When I logged onto Twitter Tuesday morning and saw that #Malala was trending, I had a feeling that it might be about Malala Yousafzai. I first became aware of her through Adam Ellick's video feature in the New York Times. And then I found out that she had been targeted for her ongoing activism for children's education, especially for girls in the Swat Valley (pronounced Sawat, not SWAT). For the last two days, I had been working on a blog post with regards to this attack, one which was ready to be published a few minutes ago, when a technical hitch with Blogger resulted in my draft being deleted in its entirety. So here is a condensed version on my thoughts instead.
The deliberate attack on Malala by a member of the Tehreek-e-Taliban Pakistan (TTP), represents a dark chapter in the history of Pakistan. The fact that even children are not off limits from violence by religious extremist forces in this country is shocking to say the least. However, this is nothing new. Sharmeen Obaid Chinoy's Emmy winning documentary "Children of the Taliban", highlights the use of children by Tehreek-e-Taliban Pakistan and other militants in their fight against the Pakistani state.Unlike these children, Malala is not a direct victim of Pakistan's misplaced priorities of defence spending at the expense of public education. Instead as a children's rights and education activist, she found herself in the cross hairs of an extremist ideology that has taken root in our society and has paid the ultimate price for her beliefs.
A bullet lodged in her neck is not enough, not for the TTP. If she recovers from her critical condition, the TTP have promised to target her again until she is dead. Her family members, including her father and brothers have been placed on hit lists. Is this what we, as a nation have become?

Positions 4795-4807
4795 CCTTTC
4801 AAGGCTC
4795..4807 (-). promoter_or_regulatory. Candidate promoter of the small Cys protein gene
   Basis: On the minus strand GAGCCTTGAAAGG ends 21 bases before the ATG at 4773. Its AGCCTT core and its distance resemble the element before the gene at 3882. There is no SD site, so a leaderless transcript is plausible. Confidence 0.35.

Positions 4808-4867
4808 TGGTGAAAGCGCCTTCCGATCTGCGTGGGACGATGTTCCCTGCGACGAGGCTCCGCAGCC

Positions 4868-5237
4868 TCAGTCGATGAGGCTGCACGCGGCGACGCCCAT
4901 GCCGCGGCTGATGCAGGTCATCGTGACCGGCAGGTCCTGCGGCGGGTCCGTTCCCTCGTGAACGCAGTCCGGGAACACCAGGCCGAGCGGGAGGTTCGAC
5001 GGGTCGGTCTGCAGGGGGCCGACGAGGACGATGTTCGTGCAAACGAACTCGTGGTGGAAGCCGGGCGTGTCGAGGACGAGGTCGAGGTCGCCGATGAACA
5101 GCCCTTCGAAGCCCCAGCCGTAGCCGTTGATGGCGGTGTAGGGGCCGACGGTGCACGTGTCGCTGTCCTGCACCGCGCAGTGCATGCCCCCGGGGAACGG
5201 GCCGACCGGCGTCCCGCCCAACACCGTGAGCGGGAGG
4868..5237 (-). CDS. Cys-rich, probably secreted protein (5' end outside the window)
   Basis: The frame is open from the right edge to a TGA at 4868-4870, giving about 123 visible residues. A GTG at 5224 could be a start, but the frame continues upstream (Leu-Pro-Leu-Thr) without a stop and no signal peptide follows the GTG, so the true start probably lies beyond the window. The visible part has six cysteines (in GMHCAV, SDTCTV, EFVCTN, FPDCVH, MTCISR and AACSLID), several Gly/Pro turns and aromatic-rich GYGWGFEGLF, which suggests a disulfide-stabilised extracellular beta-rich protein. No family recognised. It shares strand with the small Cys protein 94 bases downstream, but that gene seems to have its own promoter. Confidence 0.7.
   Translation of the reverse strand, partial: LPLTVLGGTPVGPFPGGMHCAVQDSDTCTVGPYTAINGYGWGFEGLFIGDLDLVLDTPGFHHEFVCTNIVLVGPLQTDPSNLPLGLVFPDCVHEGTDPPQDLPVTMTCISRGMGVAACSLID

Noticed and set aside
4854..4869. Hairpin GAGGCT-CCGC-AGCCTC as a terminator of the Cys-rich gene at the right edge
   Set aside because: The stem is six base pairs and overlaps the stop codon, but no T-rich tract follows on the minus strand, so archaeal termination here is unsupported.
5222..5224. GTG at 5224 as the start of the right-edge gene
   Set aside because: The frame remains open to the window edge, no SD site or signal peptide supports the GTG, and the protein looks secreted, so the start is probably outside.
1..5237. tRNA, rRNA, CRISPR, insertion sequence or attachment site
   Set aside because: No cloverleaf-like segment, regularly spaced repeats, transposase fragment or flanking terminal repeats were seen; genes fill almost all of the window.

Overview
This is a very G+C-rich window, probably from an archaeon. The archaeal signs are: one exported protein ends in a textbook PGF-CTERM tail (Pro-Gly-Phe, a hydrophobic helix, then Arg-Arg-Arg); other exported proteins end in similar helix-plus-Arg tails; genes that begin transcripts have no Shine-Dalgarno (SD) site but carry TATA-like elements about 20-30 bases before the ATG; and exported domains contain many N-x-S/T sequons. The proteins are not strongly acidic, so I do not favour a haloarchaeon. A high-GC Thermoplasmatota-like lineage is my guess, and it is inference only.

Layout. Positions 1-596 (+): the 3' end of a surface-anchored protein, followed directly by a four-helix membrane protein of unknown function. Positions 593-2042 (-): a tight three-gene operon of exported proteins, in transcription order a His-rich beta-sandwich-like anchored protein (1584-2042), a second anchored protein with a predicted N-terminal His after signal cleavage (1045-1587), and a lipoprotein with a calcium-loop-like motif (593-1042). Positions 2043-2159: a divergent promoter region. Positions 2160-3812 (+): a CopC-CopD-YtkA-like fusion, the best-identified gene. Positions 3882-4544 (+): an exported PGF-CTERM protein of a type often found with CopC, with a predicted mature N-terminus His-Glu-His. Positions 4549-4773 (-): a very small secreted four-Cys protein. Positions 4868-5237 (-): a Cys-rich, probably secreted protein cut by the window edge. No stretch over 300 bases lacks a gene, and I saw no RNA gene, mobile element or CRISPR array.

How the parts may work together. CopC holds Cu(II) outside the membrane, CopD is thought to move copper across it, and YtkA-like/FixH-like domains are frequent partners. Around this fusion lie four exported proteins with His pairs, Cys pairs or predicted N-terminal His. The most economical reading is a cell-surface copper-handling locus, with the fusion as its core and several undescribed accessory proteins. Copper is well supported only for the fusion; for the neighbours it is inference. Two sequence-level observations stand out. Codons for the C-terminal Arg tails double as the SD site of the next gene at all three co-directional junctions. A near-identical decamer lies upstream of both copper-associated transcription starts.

It is heartening to see the widespread condemnations across political, social and ethnic divides (also see fatwa issued against this attack). The ongoing protests and vigils across the country provide hope that it is still possible to stamp out extremism and intolerance in our society. However, there is a disturbing trend on social network sites with conflating the attack on Malala with the death of non-combatants, women and children in drone attacks carried out by the United States in the FATA region, especially Waziristan.
Case in point, the following tweet:
There is one major underlying problem with this assertion. The United States does not deliberately target the women, children and non-combatants that die as a result of collateral damage from its drone programs, but the Pakistani Taliban did deliberately targeted Malala for assassination. This is not to say that there are not important ethical problems with the drones themselves, ranging from defining a combatant as any military age male in the region, to the targeting of alleged militants in areas of high civilian traffic including mosques, schools and funerals and the assignation of guilt without any due process. But these deaths (one too many) should not be compared to Malala's attack. Intention matters.
In the weeks and months ahead, let's not forget our visceral reaction to this atrocity. This rage needs to be channeled into action against extremism and intolerance within our society, lest this attack becomes another marker, a footnote in the history of our decay. Apathy is no longer justifiable. Silence is no longer an option.